Many thanks in advance

  7. #7
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    In the init<sid>.ora file, put in the line
    db_writer_processes=2

    Hope it helps
    Breen.

  8. #8
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    beijing,china
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    if you are not using Disk Array, the DBWR number no more than the number of yor hard disk drivers, and max is 10
    db2oracle

  9. #9
    Join Date
    Apr 2002
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    9
    Thanks everyone,

    I have been doing some reading up and trying this out with DBWn processes, but it seems that you can't just add the line
    db_writer_process = 2
    because it doesn't work.
    What I think you also have to do is add the line.
    db_block_lru_latches = 2

    I haven't tried it yet because my system is live and I have to schedule time in to take it down.
    Has anyone else increased the amount of DBWn processes they have? and what lines did you add to your init<SID>.ora file?

    Many thanks

    Let this thread continue please

  10. #10
    Join Date
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    California, USA
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    Cool

    It is great that you read more info regarding this issue. That is the way to learn.

    You are right, since Oracle8 db_writer_processes, each writer process is assigned to a LRU latch set. Oracle is recommending to set db_writer_processes equal to the number of LRU latches
    (db_block_lru_latches) and not to exceed the number of CPUs on the system. In your case, if db_writer_processes =2 and db_lru_latches=2, then each writer process will manage its corresponding set.

    You can use also the db_io_slaves parameter to do the same thing. With dbwr_io_slaves, there is still a master DBWR process and its slave processes. The IO slaves are now capable of asynchronous I/O on systems that provide native async I/O, thus allowing for much better throughput as slaves are not blocked after the I/O call.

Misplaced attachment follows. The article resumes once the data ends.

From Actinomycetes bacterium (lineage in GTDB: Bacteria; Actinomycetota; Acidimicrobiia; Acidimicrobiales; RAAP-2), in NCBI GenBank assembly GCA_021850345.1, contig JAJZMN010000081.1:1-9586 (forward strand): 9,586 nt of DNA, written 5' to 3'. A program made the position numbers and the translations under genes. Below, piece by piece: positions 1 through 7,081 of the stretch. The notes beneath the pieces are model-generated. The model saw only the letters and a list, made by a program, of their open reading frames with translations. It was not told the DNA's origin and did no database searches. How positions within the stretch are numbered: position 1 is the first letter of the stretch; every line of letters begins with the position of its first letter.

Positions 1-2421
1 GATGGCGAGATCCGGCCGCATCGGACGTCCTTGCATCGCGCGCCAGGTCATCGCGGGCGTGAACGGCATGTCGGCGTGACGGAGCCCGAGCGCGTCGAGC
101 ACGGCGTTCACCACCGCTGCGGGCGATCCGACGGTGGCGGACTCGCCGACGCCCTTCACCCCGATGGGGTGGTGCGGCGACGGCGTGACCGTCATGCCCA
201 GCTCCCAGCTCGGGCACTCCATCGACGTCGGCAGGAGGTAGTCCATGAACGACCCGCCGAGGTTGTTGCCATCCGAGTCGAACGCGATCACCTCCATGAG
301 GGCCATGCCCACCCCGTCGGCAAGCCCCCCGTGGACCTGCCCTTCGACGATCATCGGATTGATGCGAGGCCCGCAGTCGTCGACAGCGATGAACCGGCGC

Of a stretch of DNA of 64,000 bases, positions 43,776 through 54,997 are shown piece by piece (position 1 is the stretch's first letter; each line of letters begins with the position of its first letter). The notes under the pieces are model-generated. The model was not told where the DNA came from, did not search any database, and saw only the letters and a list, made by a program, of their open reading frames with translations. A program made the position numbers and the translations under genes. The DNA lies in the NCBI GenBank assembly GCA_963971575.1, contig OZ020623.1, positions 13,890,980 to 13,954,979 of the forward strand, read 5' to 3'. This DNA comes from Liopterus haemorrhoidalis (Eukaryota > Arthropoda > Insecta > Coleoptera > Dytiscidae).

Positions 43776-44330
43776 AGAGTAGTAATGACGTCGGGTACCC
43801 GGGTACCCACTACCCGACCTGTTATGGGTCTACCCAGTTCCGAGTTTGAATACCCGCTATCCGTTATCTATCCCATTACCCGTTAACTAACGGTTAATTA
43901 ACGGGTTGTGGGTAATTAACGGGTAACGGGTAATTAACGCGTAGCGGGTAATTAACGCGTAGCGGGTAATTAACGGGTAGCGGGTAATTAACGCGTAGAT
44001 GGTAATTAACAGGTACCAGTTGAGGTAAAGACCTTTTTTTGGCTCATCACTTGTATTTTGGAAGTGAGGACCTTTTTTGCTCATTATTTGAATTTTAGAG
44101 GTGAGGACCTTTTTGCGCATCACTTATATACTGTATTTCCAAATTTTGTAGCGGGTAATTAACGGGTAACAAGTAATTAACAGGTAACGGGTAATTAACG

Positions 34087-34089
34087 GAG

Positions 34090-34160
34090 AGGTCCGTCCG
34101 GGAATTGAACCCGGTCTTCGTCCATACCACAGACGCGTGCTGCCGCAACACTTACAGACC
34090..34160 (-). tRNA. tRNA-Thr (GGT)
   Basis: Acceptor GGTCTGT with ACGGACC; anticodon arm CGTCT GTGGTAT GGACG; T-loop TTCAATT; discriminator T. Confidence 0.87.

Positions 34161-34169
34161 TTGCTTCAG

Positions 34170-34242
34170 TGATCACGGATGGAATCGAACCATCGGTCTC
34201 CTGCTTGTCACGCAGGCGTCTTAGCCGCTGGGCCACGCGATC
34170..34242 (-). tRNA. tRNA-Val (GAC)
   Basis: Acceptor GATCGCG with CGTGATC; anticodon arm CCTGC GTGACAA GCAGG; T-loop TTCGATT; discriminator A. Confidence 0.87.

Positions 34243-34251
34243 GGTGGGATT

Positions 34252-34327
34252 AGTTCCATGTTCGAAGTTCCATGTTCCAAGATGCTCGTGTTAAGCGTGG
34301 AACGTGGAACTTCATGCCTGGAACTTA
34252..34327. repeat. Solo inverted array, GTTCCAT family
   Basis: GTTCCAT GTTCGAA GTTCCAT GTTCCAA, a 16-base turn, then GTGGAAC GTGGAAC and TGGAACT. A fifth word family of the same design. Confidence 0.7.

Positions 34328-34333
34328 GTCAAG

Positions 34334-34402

Keep in mind that the both parameters relay on the fact that your OS trully supports asynchronous I/O. Check your kernel parameters to make sure that is true. Without asynchronous I/O the benefits from multiple DBWR are minimal - all writes/reads will be synchronous and the switching between the both DBWR could be overhead.

    Hope that helps,



    Trifon Anguelov
    Senior Oracle DBA

  11. #11
    Join Date
    Apr 2002
    Posts
    9
    Thank you Clio, but I am still a little confused.
    I am running HP 11.0 with Oracle 8.1.6 .
    As I understand it Asynchronous means sending and receiving data, one character at a time, whereas synchronous means sending and receiving one field or screen at a time. Would it not be more advantagous to use synchronous instead of asynchronous?

    Also from Oracle Metalink with subject matter "db_writer_processes vs dbwr_io_slaves: Which is Better?" started 15-12-99.
    They say that you can have either have multiple slaves or mulitple dbwr's but not both.

    I checked my kernel parameters and I found one "fs_async" = 0 , it's description was "select asynchronous writes"
    However I looked at the database Orainit parameters and the option "disk_asynch_io" = TRUE , it's description was "Use asynch i/o for random access"
    So which type should I increase slaves or writers?
    Is my OS trully support async I/O?

    I really hope you are someone else can help.

    Please

  12. #12
    Join Date
    Apr 2002
    Location
    California, USA
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    Cool

    Check this out: http://www.netapp.com/tech_library/3146.html#6.4. (bullet 6.4). It will give an idea how to setup fs_async.

    In your case fs_async=0, the OS do not use async writes to file systems.

    Regarding "They say that you can have either have multiple slaves or mulitple dbwr's but not both", that is what it is - can't use them both.

    Hope that helps,